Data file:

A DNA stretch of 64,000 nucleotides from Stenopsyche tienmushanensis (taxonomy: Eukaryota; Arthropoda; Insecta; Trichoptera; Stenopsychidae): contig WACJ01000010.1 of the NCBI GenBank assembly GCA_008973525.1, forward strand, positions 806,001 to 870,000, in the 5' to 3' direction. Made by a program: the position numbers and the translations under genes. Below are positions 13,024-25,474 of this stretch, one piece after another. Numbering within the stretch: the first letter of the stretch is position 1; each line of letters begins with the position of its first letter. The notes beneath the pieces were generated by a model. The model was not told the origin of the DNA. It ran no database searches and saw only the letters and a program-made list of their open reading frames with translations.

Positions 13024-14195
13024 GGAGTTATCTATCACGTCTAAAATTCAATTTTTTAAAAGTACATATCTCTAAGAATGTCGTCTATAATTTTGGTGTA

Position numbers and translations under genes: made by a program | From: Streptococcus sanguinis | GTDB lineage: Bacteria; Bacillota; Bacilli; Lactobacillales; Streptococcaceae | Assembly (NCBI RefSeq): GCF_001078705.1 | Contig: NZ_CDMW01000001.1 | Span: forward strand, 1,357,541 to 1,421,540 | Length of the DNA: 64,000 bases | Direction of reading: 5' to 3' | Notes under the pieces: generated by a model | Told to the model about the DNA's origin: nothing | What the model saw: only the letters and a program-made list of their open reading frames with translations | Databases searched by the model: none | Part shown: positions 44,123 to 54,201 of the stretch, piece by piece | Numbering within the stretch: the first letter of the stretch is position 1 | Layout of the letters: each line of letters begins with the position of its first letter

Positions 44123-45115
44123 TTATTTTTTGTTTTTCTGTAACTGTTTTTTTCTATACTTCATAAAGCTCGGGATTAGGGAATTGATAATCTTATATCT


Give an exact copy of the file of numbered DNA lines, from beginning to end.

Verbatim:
A DNA stretch of 64,000 nucleotides from Stenopsyche tienmushanensis (taxonomy: Eukaryota; Arthropoda; Insecta; Trichoptera; Stenopsychidae): contig WACJ01000010.1 of the NCBI GenBank assembly GCA_008973525.1, forward strand, positions 806,001 to 870,000, in the 5' to 3' direction. Made by a program: the position numbers and the translations under genes. Below are positions 13,024-25,474 of this stretch, one piece after another. Numbering within the stretch: the first letter of the stretch is position 1; each line of letters begins with the position of its first letter. The notes beneath the pieces were generated by a model. The model was not told the origin of the DNA. It ran no database searches and saw only the letters and a program-made list of their open reading frames with translations.

Positions 13024-14195
13024 GGAGTTATCTATCACGTCTAAAATTCAATTTTTTAAAAGTACATATCTCTAAGAATGTCGTCTATAATTTTGGTGTA

Position numbers and translations under genes: made by a program | From: Streptococcus sanguinis | GTDB lineage: Bacteria; Bacillota; Bacilli; Lactobacillales; Streptococcaceae | Assembly (NCBI RefSeq): GCF_001078705.1 | Contig: NZ_CDMW01000001.1 | Span: forward strand, 1,357,541 to 1,421,540 | Length of the DNA: 64,000 bases | Direction of reading: 5' to 3' | Notes under the pieces: generated by a model | Told to the model about the DNA's origin: nothing | What the model saw: only the letters and a program-made list of their open reading frames with translations | Databases searched by the model: none | Part shown: positions 44,123 to 54,201 of the stretch, piece by piece | Numbering within the stretch: the first letter of the stretch is position 1 | Layout of the letters: each line of letters begins with the position of its first letter

Positions 44123-45115
44123 TTATTTTTTGTTTTTCTGTAACTGTTTTTTTCTATACTTCATAAAGCTCGGGATTAGGGAATTGATAATCTTATATCT